~John Calvin

 “But when they call to mind that the devil, and the whole train of the ungodly, are, in all directions, held in by the hand of God as with a bridle, so that they can neither conceive any mischief, nor plan what they have conceived, nor how much soever they may have planned, move a single finger to perpetrate, unless in so far as [God] permits, nay, unless in so far as he commands; that they are not only bound by his fetters, but are even forced to do him service,—when the godly think of all these things they have ample sources of consolation.”[18]

~John Calvin

 “God desired for man to fall into sin. I am not accusing God of sinning; I am suggesting that God created sin.”[19]

~Robert C. Sproul Jr.

 “God wills all things that come to pass.”[20]

~Robert C. Sproul Jr.

 “Since, therefore, God moves and does all in all, He necessarily moves and does all in Satan and the wicked man.”[21]

~Martin Luther

 “All things including even the wicked actions of wicked men and devils—are brought to pass in accordance with God’s eternal purpose.”[22]

~John Machen

 “Both the elect and the reprobates were foreordained to sin, as sin, that the glory of God might be declared thereby.”[23]

~Jerome Zanchius

 “[I]t was God’s will that sin should come into the world. He wished to enhance his glory by means of its punishment and removal.”[24]

~Cornelius Van Til

 “Sin, or moral evil, is no accidental thing, but a wise and holy ordination of God for the manifestation of his own glory, in the person of his dear Son, the adorable Redeemer from it.”[25]

~William Tucker

 “Not an impure thought, word, or act, more or less, can arise among the creatures, than God has actually determined the being and permission of. Omnipotence cannot pervade, or absolute wisdom guide his arm; if any thing comes to pass and he commands it not.”[26]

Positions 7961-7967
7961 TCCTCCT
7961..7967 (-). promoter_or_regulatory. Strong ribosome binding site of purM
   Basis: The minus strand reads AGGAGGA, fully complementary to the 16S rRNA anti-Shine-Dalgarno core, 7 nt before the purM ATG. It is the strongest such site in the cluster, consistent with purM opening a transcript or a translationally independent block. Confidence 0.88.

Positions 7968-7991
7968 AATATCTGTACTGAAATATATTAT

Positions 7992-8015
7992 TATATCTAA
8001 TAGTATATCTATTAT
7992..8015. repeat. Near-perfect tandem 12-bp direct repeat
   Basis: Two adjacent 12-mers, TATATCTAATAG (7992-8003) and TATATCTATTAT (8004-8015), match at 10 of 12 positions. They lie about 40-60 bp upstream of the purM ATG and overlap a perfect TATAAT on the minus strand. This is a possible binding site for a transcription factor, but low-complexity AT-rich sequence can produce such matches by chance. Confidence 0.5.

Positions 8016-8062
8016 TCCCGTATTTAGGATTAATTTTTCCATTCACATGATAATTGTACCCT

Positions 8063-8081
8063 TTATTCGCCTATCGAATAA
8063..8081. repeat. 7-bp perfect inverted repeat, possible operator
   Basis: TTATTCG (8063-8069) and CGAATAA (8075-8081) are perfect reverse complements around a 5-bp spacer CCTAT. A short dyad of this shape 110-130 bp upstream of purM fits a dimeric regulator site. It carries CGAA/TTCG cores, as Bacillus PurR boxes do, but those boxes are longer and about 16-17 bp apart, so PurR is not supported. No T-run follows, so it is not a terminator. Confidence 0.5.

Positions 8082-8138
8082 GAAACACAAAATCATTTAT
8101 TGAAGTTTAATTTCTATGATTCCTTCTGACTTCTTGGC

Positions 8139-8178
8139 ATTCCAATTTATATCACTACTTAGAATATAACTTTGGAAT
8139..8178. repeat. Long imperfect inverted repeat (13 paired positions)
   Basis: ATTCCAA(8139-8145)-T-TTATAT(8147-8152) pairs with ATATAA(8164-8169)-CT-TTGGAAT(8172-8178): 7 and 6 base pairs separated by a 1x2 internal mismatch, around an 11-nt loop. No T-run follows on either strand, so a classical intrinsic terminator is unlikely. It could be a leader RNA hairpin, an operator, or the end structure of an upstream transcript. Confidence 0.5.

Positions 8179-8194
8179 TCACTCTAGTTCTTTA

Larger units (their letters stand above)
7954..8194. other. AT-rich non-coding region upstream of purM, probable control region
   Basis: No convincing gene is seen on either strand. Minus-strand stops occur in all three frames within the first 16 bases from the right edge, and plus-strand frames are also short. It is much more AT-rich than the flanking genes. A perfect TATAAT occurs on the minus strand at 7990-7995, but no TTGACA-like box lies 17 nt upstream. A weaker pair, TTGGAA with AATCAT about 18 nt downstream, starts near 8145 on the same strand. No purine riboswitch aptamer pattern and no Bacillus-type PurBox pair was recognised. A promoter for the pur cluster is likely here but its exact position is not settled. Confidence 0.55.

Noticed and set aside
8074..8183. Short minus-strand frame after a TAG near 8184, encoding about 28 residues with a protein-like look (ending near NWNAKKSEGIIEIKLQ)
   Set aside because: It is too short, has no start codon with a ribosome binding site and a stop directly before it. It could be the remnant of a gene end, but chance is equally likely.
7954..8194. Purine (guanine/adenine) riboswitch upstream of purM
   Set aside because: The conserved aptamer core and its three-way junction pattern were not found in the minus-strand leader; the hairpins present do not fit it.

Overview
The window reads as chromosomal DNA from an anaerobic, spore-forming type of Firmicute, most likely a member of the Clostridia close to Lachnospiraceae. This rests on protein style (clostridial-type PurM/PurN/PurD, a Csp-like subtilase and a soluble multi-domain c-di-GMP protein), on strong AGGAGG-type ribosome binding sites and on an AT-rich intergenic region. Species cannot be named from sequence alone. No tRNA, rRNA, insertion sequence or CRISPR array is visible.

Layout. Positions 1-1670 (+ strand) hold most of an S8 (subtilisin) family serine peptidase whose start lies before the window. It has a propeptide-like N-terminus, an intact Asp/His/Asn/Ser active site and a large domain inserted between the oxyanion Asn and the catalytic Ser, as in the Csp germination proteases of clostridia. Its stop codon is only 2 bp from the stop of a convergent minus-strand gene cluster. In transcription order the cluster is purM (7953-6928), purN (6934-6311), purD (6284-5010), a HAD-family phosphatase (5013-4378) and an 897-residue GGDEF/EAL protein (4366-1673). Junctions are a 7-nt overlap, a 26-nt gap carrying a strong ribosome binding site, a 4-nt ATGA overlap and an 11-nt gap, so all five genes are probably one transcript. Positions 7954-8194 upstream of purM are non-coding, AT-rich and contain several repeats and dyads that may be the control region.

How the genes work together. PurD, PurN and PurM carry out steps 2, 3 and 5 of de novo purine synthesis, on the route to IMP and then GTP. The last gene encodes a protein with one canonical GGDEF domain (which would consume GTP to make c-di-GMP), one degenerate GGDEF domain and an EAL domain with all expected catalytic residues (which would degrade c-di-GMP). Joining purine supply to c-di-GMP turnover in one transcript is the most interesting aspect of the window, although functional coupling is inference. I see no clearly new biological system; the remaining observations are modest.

~William Tucker

 “Foreordination means God’s sovereign plan, whereby He decides all that is to happen in the entire universe. Nothing in this world happens by chance. God is in back of everything. He decides and causes all things to happen that do happen. He is not sitting on the sidelines wondering and perhaps fearing what is going to happen next. No, He has foreordained everything ‘after the counsel of his will’ (Eph. 1:11): the moving of a finger, the beating of a heart, the laughter of a girl, the mistake of a typist – even sin.”[27]

~Edwin Palmer

Having looked at these many quotations, is it really necessary to continue to question whether Calvinism necessitates that God is the author of sin? Nothing could be clearer.


Nevertheless, it should be noted that some Calvinists attempt to seek refuge from this charge by teaching that God permits sin. In other words, God does not will or decree that a person sin. Instead, God permits that person to sin if his heart is bent on sinning.


Aside from the fact that the foundation for this argument rests in the Arminian doctrines and is completely opposed to everything the Calvinist believes about God’s sovereignty and foreordination, John Calvin adamantly opposes such thinking. He writes:

It is easy to conclude how foolish and frail is the support of divine justice by the suggestion that evils come to be not by His will, but merely by His permission. Of course, so far as they are evils … I admit they are not pleasing to God. But it is quite frivolous refuge to say that God otiosely [idly] permits them, when Scripture shows Him not only willing but the author of them.”[28]